Just to be fair, I think the GOP has huge problems in other areas, such as nationalism, militarism, etc. I'd support Sanders over Trump. But their tax cut plans are the least of my concerns right now.

Integralds26 karma

Hi Scott,

I have a question about communication strategy under an NGDP futures target.

Currently the Fed targets inflation and unemployment using an interest rate instrument. The communication strategy during recessions is pretty Old Keynesian: the Fed "cuts nominal rates, which reduces real rates, which spurs real activity." it's a simple message, but works well enough when the nominal rate is well away from the zlb.

Suppose the Fed implemented NGDP futures targeting. What would the communication strategy look like? How would the Fed explain monetary policy to the public? And what advantages would it have over current communication strategy - especially at the zero lower bound?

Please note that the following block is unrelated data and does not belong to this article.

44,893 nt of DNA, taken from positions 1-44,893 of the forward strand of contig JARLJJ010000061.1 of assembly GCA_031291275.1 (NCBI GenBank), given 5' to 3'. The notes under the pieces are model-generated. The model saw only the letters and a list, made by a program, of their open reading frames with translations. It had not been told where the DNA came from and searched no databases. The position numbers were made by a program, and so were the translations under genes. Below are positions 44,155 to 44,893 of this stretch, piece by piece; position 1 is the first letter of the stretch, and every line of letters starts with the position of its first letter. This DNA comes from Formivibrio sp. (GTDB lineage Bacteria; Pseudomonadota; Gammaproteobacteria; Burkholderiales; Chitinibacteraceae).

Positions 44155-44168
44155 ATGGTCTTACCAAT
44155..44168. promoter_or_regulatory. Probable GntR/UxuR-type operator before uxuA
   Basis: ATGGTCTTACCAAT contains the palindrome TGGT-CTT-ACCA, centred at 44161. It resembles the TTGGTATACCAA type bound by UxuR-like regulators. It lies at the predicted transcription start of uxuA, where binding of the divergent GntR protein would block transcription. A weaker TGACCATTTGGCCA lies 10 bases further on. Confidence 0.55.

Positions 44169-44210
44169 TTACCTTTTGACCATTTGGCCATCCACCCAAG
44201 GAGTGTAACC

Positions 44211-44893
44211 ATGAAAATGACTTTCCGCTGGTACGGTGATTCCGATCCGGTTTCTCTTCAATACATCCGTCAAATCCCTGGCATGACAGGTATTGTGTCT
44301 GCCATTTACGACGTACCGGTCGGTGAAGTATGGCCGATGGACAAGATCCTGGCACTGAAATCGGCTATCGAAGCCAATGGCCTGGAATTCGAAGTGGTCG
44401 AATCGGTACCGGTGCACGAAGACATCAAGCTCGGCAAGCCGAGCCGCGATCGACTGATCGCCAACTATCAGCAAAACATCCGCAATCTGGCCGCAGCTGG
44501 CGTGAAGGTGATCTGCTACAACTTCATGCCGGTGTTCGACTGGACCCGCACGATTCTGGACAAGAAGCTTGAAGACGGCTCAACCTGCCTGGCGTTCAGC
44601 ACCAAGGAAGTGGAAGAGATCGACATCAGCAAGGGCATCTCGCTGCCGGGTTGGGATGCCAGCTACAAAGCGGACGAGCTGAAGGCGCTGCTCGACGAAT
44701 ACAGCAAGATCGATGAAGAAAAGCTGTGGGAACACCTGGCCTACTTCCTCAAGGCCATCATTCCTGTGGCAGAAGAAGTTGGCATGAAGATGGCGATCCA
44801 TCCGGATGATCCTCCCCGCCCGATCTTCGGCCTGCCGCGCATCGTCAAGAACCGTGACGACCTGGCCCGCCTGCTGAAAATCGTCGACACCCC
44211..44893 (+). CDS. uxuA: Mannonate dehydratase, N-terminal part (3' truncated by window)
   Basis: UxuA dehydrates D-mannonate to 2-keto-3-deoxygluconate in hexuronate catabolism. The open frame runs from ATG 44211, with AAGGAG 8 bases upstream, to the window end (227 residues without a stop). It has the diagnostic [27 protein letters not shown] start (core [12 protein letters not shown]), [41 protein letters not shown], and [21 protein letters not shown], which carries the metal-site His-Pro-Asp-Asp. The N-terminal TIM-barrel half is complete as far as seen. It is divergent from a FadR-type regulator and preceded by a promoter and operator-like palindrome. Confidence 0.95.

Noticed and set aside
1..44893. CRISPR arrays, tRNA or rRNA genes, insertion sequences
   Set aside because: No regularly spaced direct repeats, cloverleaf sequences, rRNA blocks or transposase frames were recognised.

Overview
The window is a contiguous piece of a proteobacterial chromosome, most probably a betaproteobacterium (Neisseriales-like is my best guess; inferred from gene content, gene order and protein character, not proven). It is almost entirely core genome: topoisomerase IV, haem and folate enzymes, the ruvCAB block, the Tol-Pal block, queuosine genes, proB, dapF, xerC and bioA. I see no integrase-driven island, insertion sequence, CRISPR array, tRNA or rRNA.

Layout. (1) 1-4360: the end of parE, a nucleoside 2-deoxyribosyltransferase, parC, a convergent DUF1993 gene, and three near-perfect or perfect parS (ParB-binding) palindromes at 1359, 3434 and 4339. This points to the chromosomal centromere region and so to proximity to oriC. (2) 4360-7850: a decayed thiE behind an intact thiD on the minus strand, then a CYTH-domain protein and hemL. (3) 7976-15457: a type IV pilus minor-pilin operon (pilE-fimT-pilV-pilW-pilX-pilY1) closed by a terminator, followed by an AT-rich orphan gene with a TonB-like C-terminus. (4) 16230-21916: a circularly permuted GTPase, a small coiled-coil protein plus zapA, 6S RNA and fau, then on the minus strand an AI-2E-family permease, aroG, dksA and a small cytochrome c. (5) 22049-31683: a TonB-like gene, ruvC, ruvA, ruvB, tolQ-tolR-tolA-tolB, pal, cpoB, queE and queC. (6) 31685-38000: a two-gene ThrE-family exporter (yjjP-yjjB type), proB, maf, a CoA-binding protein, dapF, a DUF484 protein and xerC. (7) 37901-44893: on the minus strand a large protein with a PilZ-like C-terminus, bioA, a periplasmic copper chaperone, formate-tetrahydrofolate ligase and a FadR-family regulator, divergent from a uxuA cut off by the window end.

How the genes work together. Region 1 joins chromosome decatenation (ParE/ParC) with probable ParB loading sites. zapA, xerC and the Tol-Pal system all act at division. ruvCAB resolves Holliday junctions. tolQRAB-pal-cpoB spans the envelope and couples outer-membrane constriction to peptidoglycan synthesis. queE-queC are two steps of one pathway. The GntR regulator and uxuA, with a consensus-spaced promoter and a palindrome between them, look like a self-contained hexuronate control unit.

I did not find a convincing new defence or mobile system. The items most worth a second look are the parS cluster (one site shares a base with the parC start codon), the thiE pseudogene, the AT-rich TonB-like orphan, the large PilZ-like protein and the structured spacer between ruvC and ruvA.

scottsumnerngdp14 karma

Ideally they'd use NGDP futures prices as both a target and a communications device. If not, I think the monetary base is best if there is danger of a zero bound. The fed funds target seems to work fine when we are away from the zero bound, but you must always count on being away from it because as we've seen it's hard to change communications strategies in mid-stream.

I would add that communication would be far easier with level targeting, so that's an important consideration.

Small countries like Singapore seem to do fine with the exchange rate. Most people think that would not work for the US.

irwin0824 karma

Hello Prof. Sumner! Thank you very much for doing this, I am a big fan.

  1. Was IOR/IOER a big deal during the recession? What were the magnitudes, in your mind, of having IOR/IOER during the recession? Did it really hold back the economy a lot, or are you simply trying to highlight bad monetary policy?

  2. With regard to QE, we see some economists criticizing it, calling it ineffective, instead advocating for things like looser fiscal policy. My question is, besides expectations, in your opinion, in what way does QE work to boost Aggregate Demand? If people expected QE to not change much, would it, with enough effort be able to stimulate Aggregate Demand alone, or would it need some help from fiscal policy?(Assuming the central bank refuses to do something like a helicopter drop or negative rates.)

Thank you very much for your time.

scottsumnerngdp16 karma